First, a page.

We have been operating almost completely blind. International partners offered to provide “technical assistance,” but their good intentions served to blind us even more: the evidence gathered from bombing scenes is handled and removed by foreign “mentors” who treat intelligence as a commodity rather than as a shared asset in our battle against a common enemy. Once taken away, it is rarely, if ever returned.
Only fragments of post-blast investigations are shared with us; often, we get no information at all. As a result, we are still almost entirely dependent on our foreign friends, instead of acquiring the knowledge and skills to assume our share of the task. Information sharing costs nothing, but for some reason, when it comes to I.E.D.s that chiefly claim Somali lives, it apparently lies beyond the means of our international partners.
In May, Somalia’s minister of internal security assigned high priority to the detection and disruption of the bombers’ network and production cells. The National Intelligence and Security Agency, the agency that I head, was given the responsibility of analyzing and exploiting collected evidence in terrorist attacks, developing a strategy to disrupt bombing operations, and preventing attacks.
We tightened the security cordon around Mogadishu to curb the flow of fighters, weapons and explosives. We identified the most common bomb components or “precursors” imported commercially and ways in which we could restrict or regulate access to them.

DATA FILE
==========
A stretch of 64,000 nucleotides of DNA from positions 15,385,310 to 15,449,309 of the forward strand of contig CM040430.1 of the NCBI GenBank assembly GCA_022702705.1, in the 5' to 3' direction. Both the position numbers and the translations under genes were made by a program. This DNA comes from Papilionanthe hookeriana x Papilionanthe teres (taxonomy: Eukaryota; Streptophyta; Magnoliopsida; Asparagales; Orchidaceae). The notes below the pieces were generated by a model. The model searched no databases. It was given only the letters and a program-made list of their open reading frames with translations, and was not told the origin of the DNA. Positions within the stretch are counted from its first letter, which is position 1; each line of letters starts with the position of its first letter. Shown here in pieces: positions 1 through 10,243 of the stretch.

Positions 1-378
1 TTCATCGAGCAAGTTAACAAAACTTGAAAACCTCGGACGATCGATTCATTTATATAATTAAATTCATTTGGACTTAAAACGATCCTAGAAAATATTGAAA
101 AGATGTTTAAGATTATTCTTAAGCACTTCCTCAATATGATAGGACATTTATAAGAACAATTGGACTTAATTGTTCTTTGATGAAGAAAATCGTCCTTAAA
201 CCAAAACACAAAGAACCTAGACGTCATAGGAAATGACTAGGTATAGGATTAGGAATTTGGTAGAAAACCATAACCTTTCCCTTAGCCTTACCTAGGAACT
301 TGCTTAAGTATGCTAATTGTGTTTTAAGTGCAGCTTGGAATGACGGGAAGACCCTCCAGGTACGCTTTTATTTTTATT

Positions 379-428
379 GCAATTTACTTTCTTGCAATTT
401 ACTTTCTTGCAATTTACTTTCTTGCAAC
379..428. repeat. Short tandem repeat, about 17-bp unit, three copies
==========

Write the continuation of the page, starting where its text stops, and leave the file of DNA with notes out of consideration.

At the same time, we approached international partners, including the United States, Britain and the United Nations, for the training and technical assistance that we lacked: to help us in developing a basic laboratory, a forensic unit composed of explosives, chemistry and electronics specialists, a joint National Intelligence and Security Agency-Somali federal police exploitation cell to prosecute criminal cases, and a national database and reporting capacity. We received no response.
We appealed to our international partners to share all information and evidence that they gathered from bombings in Somalia with the national authorities. The silence was deafening.
Vital information and evidence of crimes committed on Somali soil continue to be exported and analyzed abroad, denying us the opportunity to protect our own citizens and to hold the perpetrators to account.
In August, my office approached the Federal Bureau of Investigation for assistance on countering the I.E.D. threat in Somalia. The F.B.I.’s Terrorist Explosive Device Analysis Center is renowned for its expertise on roadside bombs. I requested a meeting to discuss the threat, but received no reply.
The Oct. 14 truck bombing in Mogadishu was a crime against the Somali people and a crime against humanity. But we have no way to assess the evidence, to exploit the intelligence and to build a case against those responsible. Such attacks are likely to continue — not only in Somalia, but also in other countries where the Shabab operates.
We need help to ensure that such carnage doesn’t happen again. To do that, we must not be afraid to confront our collective failure to prevent this heinous attack.
We need more training, better equipment and the capacity to conduct our own forensic investigations inside Somalia. We cannot any longer outsource our investigations and intelligence analysis to private contractors driven by the profit motive. We must acquire the means to exploit intelligence and evidence ourselves, to prosecute the criminals in Somali courts and to develop a Somali-owned strategy to defeat this enemy. We owe it to the victims of Mogadishu.